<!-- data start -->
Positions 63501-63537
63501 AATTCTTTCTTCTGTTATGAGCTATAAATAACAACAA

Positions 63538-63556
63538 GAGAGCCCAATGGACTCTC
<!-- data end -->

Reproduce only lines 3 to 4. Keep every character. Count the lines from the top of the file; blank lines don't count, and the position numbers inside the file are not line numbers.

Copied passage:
Positions 63538-63556
63538 GAGAGCCCAATGGACTCTC